By: Daniel Zummo
The seas around the Arctic Ocean are estimated to host at least 20 percent of all the fish in the world’s seas. Like many land-based species, fish are on the move as they try to adapt to a changing climate. One place this is happening is the seas surrounding the Arctic Ocean. But precisely how fast, in what direction, and to what effect the fish will migrate from their home territories is unknown.
Predicting future patterns of fish distribution and migration is difficult, in part, because the surface water temperatures in the Arctic waters are as warm as they have ever been, leaving no historical comparison points. What is clear is that fish will only travel to where they can find enough food.
Additionally, scientific models used to estimate marine primary productivity–namely the availability of phytoplankton that are the key ingredient in the diet of zooplankton and fish–are still quite crude and lack data. That is why many marine scientists are trying to better understand current and future primary productivity there. The primary productivity of an area is the chemical and biological conditions. The species composition of both phytoplankton and zooplankton is critical for possible migration of pelagic species into the Arctic Ocean. It is therefore important to follow the development in these plant and animal communities so it is easier to document possible feeding migration of fish into the area.
Primary production relies on a wide range of elements, including sunlight, water and air temperature, currents, wind patterns, salinity, and sea ice cover and extent. All of these are moving targets in the Arctic under climate change. Average surface air temperatures in the Arctic are expected to increase by 3 to 6 degrees Celsius by the end of the century, according to estimates from the Intergovernmental Panel on Climate Change and the Arctic Council. Furthermore, over the last 30 years the ice volume in Arctic has shrunk by at least 70 percent.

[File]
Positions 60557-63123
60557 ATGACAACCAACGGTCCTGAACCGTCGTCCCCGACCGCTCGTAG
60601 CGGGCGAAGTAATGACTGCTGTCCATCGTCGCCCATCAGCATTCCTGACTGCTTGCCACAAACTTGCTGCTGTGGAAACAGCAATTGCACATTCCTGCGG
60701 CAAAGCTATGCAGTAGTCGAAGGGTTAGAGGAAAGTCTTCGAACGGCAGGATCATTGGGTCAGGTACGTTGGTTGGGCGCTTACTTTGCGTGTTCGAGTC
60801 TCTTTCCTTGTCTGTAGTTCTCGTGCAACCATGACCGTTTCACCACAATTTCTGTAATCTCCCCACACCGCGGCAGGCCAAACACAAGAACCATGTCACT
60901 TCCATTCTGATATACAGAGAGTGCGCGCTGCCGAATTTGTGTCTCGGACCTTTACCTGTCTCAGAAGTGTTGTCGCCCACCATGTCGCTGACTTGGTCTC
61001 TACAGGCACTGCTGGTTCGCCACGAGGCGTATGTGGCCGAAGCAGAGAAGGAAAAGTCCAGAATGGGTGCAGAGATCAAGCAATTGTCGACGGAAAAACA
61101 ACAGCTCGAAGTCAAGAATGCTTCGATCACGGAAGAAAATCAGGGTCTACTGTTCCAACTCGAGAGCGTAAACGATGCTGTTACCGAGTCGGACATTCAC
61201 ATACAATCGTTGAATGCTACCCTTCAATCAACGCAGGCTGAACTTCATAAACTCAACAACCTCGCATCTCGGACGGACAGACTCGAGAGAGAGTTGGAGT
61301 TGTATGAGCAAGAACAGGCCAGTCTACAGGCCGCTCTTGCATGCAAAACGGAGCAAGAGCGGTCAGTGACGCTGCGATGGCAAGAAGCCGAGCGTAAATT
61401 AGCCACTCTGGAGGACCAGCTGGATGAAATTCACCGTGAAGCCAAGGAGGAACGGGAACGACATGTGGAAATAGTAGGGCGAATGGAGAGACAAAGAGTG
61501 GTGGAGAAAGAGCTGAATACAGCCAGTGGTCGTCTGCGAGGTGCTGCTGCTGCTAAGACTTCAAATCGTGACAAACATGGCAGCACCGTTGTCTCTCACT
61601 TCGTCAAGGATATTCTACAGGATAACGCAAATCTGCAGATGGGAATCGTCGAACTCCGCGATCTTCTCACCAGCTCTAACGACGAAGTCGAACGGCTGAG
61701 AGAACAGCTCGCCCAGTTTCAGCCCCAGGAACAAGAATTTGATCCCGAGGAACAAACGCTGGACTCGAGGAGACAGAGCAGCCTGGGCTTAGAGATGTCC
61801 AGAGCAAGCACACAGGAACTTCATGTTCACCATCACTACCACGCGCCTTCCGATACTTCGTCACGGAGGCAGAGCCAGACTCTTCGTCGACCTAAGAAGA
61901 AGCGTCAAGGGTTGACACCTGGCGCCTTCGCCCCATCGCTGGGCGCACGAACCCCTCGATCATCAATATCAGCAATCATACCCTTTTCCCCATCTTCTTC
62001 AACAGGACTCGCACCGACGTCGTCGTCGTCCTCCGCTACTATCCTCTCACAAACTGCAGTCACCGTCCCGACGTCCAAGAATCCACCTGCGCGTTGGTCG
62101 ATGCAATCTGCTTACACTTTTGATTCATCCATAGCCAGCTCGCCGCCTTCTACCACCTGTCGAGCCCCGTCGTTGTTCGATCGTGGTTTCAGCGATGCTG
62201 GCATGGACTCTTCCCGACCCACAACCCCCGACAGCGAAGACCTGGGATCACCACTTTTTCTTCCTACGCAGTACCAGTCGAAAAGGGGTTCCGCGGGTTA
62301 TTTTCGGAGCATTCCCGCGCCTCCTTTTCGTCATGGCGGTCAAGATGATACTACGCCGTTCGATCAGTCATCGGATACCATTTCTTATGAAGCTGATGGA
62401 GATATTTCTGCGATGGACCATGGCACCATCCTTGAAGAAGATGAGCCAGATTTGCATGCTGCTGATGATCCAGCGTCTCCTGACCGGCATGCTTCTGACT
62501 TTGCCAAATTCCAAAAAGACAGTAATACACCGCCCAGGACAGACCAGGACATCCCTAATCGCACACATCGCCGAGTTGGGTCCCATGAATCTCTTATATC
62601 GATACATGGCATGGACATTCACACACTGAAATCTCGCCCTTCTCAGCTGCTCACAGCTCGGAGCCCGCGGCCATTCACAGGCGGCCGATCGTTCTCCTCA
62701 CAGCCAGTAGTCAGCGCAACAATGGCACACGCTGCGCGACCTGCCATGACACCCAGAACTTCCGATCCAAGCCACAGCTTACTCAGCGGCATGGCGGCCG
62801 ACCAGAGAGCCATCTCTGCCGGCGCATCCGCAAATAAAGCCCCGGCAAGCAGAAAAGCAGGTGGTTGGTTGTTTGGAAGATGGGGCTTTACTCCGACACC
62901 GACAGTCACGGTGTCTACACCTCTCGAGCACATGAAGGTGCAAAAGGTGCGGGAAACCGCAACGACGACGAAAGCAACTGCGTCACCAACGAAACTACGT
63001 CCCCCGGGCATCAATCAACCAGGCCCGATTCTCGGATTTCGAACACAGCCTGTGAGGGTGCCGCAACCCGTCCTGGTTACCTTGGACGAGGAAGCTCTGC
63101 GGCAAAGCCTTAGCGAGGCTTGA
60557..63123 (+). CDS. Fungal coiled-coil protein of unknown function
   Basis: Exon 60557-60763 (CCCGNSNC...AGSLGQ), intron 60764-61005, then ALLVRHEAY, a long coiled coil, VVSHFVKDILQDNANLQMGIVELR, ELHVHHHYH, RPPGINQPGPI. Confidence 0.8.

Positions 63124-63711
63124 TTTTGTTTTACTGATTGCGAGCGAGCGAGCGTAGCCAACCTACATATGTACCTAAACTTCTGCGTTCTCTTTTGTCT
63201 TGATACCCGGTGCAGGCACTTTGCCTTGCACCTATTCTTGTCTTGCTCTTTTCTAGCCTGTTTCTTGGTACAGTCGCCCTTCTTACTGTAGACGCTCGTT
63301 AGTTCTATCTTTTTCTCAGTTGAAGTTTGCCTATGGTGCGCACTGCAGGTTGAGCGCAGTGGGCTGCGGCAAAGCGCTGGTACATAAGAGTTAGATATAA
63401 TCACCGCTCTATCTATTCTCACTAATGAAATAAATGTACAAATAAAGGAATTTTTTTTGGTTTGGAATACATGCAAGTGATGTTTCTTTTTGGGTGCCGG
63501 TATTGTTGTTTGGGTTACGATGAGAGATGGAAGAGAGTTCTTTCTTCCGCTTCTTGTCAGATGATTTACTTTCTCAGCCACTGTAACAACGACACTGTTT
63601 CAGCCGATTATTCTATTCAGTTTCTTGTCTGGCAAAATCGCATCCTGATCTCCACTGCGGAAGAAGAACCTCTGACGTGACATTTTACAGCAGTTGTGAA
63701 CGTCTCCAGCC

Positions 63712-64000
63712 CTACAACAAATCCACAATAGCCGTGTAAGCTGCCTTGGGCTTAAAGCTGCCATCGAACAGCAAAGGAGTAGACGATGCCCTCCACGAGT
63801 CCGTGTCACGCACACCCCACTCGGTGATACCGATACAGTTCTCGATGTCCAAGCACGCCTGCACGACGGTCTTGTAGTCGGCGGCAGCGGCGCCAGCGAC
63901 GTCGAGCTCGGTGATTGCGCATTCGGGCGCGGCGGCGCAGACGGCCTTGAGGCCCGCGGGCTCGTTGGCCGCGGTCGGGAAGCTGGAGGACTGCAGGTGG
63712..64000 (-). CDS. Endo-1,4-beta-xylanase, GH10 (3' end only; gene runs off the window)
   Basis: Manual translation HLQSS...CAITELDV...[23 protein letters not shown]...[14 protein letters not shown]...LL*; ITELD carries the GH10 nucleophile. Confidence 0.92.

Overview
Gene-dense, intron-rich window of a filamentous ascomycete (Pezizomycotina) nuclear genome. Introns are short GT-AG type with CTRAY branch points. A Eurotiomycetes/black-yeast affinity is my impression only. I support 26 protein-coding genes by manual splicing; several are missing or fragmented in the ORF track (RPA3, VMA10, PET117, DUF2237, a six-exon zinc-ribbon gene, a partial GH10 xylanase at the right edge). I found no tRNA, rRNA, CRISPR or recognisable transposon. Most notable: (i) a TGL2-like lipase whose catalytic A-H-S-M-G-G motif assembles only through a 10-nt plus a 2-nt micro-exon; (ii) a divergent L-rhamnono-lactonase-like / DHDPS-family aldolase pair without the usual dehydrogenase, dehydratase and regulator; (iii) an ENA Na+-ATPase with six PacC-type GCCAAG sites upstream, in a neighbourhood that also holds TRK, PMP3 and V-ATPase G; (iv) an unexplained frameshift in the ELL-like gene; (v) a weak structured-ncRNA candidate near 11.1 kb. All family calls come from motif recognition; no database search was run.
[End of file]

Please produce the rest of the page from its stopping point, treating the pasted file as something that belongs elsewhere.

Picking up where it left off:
The impact on fisheries of changes in the biological productivity of marine ecosystems will vary between fisheries and will depend of the specific environmental changes that occur and the particular biological characteristics of each species. Changes in a particular marine environment may become conducive to a rapid growth of a high-priced species found in that environment, while the reverse may be true in other instances. Climate change will also result in modifications of the area of distribution of marine resources. Consequences for the fishing industry could be significant.
Unlike most other oceans, commercial fisheries do not exist in the high Arctic, while they are extensive in the sub-Arctic southern Barents and southeastern Bering Seas. The lack of high-Arctic fisheries catch and by-catch data yields a void of even basic knowledge.
As the arctic sea ice continues to melt and further exploration is possible in previously inaccessible regions, the profitability of a high Arctic fishery will continue to draw interest from many nations. The migration of various fish species to these northern regions is currently being studied and may provide clues to the future of the Arctic Ocean fish population
 Jennifer Jeffers, Climate Change and the Arctic: Adapting to Changes in Fisheries Stocks and Governance Regimes, 37 Ecology L.Q. 917 (2010)
 Vladimir M. Kattsov and Erland Kallen, Future Climate Change: Modeling and Scenarios for the Arctic, Artic Climate Impact Assessment (2005), available at http://www.acia.uaf.edu/PDFs/ACIA_Science_Chapters_Final/ACIA_Ch04_Final.pdf